Chagit Wajsberg was 17 years old when she noticed her neck was swollen. Her doctor thought it was nothing to worry about. It was probably just an infection.
But Chagit had Hodgkin’s Lymphoma, a blood cancer that starts in the lymphatic system.
“At first I was in denial,” Chagit, a vivacious 19-year-old, said, recalling the day she received the news. “I didn’t allow myself to think about the bad things that could happen.”
Soon afterward, though, Chagit decided to learn as much as she could about her illness and prognosis.
“I asked my doctor about my chances of dying and he said most people my age recover. So that’s what I decided to do,” she said with an impish smile.
Chagit underwent surgery and then had to endure months of intensive chemotherapy that left her ill and weak.
“My doctors were surprised by how ill the treatment left me,” she recalled.
Zichron Menachem’s volunteers were at Chagit’s side every step of the way.
“When I arrived at the hospital and saw all the children who were ill, I knew I’d be like them soon,” she said. “I met Eden, a Bat Sherut” – one of Zichron Menachem’s National Service volunteers – “and we hit it off right away. I felt comfortable talking to her about serious things, the heavy things I felt I couldn’t discuss with my friends. Eden gave me her mobile phone number so I could call whenever I felt the need to talk.”
When Chagit, who is ultra-Orthodox, was invited to Zichron Menachem’s camp in the spring she asked whether an ultra-Orthodox volunteer could accompany her.
“Our lifestyle is different from other lifestyles,” Chagit, one of 12 children, explained. “Everyone at Zichron Menachem wanted me to feel comfortable, and I’m so grateful.”
During the spring camp Chagit didn’t feel well “but even so, I did all the activities. I even went on a zip-line,” she said proudly.
Zichron Menachem’s summer holiday in London “was like a breath of fresh air,” she said. “It was fun being with other kids who understood what it’s like to have a serious illness. Plus, the volunteers were so special. I don’t know where they get their patience.”
As much as Chagit enjoyed touring London, she said the most meaningful part of the holiday was the realisation that she no longer wanted to hide her chemo-induced baldness – the most visible sign of her struggle with cancer – from her family.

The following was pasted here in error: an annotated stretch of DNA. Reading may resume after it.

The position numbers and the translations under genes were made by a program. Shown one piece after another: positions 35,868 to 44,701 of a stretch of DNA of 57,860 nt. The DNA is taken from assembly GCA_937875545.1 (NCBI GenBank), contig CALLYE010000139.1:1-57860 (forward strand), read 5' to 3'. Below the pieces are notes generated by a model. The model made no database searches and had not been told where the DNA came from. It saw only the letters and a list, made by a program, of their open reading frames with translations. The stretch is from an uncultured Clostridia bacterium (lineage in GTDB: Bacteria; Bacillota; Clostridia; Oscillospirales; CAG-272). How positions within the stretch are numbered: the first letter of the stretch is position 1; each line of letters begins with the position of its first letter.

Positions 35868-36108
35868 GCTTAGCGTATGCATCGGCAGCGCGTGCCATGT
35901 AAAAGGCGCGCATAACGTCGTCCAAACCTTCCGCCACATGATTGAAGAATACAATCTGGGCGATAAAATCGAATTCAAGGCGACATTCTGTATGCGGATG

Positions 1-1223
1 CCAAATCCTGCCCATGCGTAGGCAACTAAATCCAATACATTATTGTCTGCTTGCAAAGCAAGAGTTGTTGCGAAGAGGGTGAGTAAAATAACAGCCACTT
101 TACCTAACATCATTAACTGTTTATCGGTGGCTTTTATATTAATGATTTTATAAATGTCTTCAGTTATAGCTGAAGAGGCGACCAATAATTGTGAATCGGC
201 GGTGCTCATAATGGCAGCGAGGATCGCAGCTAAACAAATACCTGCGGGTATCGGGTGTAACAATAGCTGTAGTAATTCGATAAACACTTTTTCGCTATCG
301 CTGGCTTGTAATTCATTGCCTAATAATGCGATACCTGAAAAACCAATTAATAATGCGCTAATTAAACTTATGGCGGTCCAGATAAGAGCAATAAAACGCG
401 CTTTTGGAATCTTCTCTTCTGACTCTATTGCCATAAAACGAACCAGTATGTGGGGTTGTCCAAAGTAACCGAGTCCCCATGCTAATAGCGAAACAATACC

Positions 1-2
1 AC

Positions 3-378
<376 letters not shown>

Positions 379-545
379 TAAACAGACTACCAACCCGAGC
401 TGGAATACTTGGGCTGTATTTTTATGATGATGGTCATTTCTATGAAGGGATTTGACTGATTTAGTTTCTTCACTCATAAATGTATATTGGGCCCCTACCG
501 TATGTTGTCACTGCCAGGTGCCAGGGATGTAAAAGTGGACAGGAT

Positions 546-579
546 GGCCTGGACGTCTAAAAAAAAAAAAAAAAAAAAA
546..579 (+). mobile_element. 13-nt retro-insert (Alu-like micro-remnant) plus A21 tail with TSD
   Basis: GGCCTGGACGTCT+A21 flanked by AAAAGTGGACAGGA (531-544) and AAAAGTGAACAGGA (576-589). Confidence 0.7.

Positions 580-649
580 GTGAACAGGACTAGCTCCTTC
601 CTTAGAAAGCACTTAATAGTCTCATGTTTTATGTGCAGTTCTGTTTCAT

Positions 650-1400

Being with other kids with cancer “gave me confidence to express my feelings about who I am. They helped me to not be ashamed. When I got home I told my family that I no longer wanted to wear a hat in the house.”
Zichron Menachem also helped Chagit transition back to school, once she was well enough to attend classes.
“When I returned to school I found that I had trouble concentrating and that I’d missed a lot of schoolwork. I felt like I had to act like a regular girl even though I had changed so much. During my illness I opened up, I met new people and tried new things.”
Uncertain of how to cope with school Chagit, by then in remission, sought advice from a volunteer at Zichron Menachem, which arranged for her to take voice lessons at the organisation’s day center in Jerusalem, where she lives.
“It was a great feeling to be back with the people who knew me best during my treatments.
Several of Chagit’s younger sisters (she is one of nine girls) attended Zichron Menachem’s after-school programme for siblings of children with cancer. They took part in activities and received a hot meal and transportation.
“It was very difficult for my siblings when I became ill,” Chagit said. “Suddenly my parents were spending more time with me than with them. I think they were also resentful that I was getting so much attention, from my parents and my friends.
“Knowing they had a warm, nurturing place to go relieved my parents’ anxiety and helped me to focus on getting well. Zichron Menachem played a big role in my healing process,” Chagit said.